Our Employment solicitor, Angharad Aspinall, looks at the recent case which found that sleep in care workers may be entitled to the National Minimum Wage.

The Employment Appeals Tribunal (EAT) has recently handed down its decision in the case of Royal Mencap Society v Tomlinson-Blake UKEAT/0290/16, a case concerning ‘sleep in’ shifts. For those unfamiliar with ‘sleep in’ shifts, this involves the worker being required on site during the night to assist if called on but permitted to sleep when they are not required. The case was one of three conjoined cases which were heard together given similarities in their facts. In the main, the issue focussed on whether a worker required to work a night shift permitted to sleep when not required should be paid the National Minimum Wage (NMW) for the entire shift and not only when the worker was called on. 

Briefly, the facts of the case of Royal Mencap Society v Tomlinson-Blake concerned a care worker, Ms Tomlinson-Blake who was responsible for vulnerable adults (service users). Each service user required 24-hour care but lived in private accommodation to allow them to lead as independent a life as possible. Ms Tomlinson-Blake was required to work night shifts and be on hand during the night should one of the service users need assistance. However, when she was not required she was permitted to sleep and provided with her own bedroom so she could do so. She was paid a flat rate for the night shift and only paid for any additional hours she was required to work to assist the service user.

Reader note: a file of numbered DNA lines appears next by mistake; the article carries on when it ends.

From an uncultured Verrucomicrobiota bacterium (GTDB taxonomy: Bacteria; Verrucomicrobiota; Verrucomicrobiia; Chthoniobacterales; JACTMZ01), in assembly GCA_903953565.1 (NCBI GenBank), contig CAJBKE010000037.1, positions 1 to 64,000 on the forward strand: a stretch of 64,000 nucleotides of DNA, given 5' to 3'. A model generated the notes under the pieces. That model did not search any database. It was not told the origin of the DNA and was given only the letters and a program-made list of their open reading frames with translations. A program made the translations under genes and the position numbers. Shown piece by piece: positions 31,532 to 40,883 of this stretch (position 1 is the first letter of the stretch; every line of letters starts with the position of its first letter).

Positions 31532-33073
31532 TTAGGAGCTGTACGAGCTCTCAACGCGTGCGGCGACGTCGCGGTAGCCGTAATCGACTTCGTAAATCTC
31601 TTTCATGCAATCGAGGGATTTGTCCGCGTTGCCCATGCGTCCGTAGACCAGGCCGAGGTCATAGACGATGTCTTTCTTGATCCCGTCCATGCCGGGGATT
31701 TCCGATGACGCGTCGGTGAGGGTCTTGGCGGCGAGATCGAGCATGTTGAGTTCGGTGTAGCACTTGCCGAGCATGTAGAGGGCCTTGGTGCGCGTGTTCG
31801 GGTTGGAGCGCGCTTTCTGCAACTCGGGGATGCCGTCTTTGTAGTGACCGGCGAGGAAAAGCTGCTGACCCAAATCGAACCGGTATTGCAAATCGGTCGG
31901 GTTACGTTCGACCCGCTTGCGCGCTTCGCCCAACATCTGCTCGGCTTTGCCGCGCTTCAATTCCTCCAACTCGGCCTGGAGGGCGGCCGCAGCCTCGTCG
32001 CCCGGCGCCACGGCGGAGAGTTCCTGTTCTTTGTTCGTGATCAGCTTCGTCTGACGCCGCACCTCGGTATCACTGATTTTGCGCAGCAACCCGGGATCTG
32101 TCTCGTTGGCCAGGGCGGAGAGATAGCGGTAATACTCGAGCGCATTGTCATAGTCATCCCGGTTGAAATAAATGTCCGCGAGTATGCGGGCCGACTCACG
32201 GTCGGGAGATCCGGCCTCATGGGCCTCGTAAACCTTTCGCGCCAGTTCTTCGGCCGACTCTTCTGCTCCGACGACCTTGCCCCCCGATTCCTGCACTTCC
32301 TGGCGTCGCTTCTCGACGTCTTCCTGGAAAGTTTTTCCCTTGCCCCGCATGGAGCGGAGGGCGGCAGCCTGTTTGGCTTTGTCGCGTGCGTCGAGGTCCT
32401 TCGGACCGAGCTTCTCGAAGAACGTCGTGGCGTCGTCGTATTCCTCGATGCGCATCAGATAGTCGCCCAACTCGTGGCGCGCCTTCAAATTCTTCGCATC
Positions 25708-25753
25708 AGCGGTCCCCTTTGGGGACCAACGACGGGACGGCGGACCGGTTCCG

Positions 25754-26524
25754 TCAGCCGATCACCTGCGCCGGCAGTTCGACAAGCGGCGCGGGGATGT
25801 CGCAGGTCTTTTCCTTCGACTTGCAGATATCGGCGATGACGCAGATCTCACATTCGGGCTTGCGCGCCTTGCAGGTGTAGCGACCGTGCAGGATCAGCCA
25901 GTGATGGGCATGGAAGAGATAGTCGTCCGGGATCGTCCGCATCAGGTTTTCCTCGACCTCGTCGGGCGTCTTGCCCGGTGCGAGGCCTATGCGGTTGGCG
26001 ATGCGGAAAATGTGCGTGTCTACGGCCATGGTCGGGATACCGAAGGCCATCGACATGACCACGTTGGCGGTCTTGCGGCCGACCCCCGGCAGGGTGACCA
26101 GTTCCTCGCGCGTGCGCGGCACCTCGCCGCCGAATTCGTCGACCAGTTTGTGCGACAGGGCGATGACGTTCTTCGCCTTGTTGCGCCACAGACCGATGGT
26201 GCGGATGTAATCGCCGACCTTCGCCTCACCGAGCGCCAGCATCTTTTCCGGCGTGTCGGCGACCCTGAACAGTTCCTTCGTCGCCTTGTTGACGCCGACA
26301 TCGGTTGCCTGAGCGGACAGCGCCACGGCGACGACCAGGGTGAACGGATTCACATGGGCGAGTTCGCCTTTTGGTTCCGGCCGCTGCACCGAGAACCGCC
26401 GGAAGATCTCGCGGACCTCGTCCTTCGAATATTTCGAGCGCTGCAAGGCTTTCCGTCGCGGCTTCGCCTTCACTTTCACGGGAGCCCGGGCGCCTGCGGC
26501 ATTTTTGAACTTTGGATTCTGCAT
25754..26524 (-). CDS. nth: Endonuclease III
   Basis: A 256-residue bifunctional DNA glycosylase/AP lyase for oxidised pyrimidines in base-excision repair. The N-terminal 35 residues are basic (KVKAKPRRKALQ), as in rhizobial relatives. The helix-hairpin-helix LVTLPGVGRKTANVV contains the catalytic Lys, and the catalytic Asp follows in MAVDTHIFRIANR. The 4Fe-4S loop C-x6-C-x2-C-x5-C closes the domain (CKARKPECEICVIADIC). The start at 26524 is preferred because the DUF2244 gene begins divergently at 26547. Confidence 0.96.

The Employment Tribunal upheld Ms Tomlinson-Blake’s claim and found that she should be paid the NMW for the entirety of the night shift and not just the times where she was required to actually work. The EAT agreed with the decision and held that a multifactorial test was required to ascertain whether the entire time was ‘time work’ for the purposes of the NMW. Factors which persuaded the Tribunal in determining that the entire shift was ‘time work’ included Mencap’s regulatory obligation to have someone on the premises; Mencap’s obligation to have someone present at a service user’s home; the responsibility on Ms Tomlinson-Blake throughout the sleeping shift both to be and remain present throughout and to keep a listening ear and exercise her professional judgment to determine whether or not to intervene, and if intervention was necessary to do so straightaway.

This decision is likely to have serious repercussions for the care industry. It is common for many care organisations to only pay a flat rate for ‘sleep in’ shifts and then pay the NMW for time spent actually undertaking any work. Although not every situation involving night shifts will satisfy the multifactorial test and therefore require payment of at least the NMW for the entirety of the night shift, we would still advise care providers to review their night shift arrangements carefully. Factors to take into account will include your obligations to both statutory and contractual, the purpose of the sleep in and the consequences of staff not being present during the entire shift. If you would like further information on how we can help with a review, please do contact the employment team here.